Liability for a public school is more complicated, given the fact that school districts are immune from many types of lawsuits. Nonetheless, a school might have liability given what they knew about bullying and other abuse.

Jails or Prisons

According to Pacific Standard, suicide is the leading cause of death in prisons. In fact, the suicide rate in prison is about 4 times higher than for the general population.

Prisoners are entitled to adequate medical care, even if they are being held behind bars for committing a crime or while awaiting trial. Medical professionals cannot ignore obvious signs of physical or psychiatric distress. If they are deliberately indifferent, then they are liable under the Eighth Amendment of the U.S. Constitution.

For example, a doctor or guard could know that a prisoner was suicidal, and there are established protocols for helping the prisoner. Nonetheless, the prison or jail refuses to follow the protocols, and a suicide results. This is the type of deliberate indifference which is unconstitutional and could form the basis of a lawsuit.

Establishing a Causal Link

To be successful in a wrongful death claim, we need to connect your loved one’s suicide to the substandard treatment they received at the hands of a prison, school, hospital, doctor, or other defendant. That is more complicated than many people imagine.

You might think it’s “obvious” that a doctor is to blame for failing to stop your loved one from committing suicide. However, we need to answer some questions:

  • Was the defendant aware of the suicide risk? A doctor might only know that your loved one was agitated or couldn’t sleep based on a patient phone call. Those symptoms correspond to many medical conditions, not simply suicide. Even knowing a patient is depressed doesn’t necessarily mean they know suicide is likely. You have a much stronger case if your loved one was institutionalized, where constant surveillance is possible, or where the doctor admits to being aware your loved one was suicidal.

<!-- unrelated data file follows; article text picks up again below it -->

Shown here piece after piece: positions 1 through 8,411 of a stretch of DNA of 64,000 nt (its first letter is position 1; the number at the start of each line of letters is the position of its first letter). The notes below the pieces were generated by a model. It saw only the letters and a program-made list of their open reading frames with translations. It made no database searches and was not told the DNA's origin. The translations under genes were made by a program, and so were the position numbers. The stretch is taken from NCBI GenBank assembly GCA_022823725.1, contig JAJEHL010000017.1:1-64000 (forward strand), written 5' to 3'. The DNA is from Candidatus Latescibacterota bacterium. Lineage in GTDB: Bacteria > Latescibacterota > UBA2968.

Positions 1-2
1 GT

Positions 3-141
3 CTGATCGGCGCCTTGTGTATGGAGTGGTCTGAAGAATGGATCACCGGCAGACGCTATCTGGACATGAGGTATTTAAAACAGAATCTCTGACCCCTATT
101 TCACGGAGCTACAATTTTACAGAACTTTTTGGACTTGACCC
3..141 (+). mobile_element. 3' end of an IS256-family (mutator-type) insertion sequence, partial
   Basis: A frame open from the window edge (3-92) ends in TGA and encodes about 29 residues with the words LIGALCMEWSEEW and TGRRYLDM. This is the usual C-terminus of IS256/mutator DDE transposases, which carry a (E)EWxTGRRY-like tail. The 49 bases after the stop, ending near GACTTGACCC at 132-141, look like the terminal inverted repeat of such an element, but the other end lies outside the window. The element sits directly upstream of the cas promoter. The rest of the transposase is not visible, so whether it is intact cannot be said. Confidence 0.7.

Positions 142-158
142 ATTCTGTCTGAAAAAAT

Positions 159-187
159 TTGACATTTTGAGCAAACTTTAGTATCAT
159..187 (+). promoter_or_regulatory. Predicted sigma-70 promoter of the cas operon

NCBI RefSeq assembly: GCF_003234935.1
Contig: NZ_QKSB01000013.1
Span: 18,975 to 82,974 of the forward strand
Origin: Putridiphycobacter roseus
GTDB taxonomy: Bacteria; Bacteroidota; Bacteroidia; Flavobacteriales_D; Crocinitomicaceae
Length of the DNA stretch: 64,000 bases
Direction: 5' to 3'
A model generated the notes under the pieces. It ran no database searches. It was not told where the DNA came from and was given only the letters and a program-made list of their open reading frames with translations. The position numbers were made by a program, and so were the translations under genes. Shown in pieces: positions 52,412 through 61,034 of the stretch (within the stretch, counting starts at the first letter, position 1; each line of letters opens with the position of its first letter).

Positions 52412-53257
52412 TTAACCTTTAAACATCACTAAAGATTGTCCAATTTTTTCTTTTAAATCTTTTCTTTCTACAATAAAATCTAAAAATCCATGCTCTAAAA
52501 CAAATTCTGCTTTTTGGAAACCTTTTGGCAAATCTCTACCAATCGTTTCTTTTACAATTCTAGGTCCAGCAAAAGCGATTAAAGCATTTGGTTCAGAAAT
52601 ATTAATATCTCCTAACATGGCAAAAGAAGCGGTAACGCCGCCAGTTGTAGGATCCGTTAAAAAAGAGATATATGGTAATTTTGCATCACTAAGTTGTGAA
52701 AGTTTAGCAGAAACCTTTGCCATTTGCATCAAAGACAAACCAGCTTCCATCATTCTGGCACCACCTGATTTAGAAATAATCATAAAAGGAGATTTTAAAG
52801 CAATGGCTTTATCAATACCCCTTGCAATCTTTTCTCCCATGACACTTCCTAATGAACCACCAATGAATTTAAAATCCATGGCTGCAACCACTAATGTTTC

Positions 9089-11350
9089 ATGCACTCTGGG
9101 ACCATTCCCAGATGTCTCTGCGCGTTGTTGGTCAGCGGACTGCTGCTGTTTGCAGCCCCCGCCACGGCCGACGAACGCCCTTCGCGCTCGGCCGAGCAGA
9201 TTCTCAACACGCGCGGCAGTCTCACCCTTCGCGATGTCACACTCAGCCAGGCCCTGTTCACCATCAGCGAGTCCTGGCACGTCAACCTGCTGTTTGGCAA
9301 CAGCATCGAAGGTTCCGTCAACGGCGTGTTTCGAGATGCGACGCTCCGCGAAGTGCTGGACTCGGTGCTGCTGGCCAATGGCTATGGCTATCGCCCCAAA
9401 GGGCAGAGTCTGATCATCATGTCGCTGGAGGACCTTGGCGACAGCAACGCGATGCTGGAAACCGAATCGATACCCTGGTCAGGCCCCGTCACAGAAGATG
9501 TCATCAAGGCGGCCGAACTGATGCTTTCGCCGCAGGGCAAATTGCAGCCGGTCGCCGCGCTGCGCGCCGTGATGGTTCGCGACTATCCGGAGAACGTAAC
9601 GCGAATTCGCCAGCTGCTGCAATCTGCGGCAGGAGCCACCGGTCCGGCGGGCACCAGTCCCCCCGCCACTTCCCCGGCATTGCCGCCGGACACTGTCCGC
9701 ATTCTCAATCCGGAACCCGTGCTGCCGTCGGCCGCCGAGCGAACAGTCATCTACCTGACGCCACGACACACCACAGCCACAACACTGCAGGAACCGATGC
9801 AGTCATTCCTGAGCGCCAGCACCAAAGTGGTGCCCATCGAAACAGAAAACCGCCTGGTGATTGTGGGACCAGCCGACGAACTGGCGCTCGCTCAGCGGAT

• How long did the defendant know of the risk? The more time that passes, the stronger your claim that the defendant’s failure to act contributed to the death.
  • Has medication been linked to an increased risk of suicide? Your wife might have taken medication for anxiety. Over the next few months, her symptoms increased in severity, and she began to hallucinate and harm herself. To an outsider, it might be “common sense” that the medication led to her suicide. But we ideally will need studies showing a connection across a large sample size. Your wife could have had an underlying

Proving causation is often challenging. The defendant can always claim they had no control of your loved one and did everything expected of them.

Compassionate Wrongful Death Attorney in Syracuse

Our wrongful death attorneys will work with expert witnesses to establish all elements of a wrongful death case. Please call our law firm at your earliest convenience to discuss your rights. No amount of compensation is a substitute for the loss of a dear relative. Still, a lawsuit can hold negligent professionals accountable and help cushion the financial stress a family feels.

location map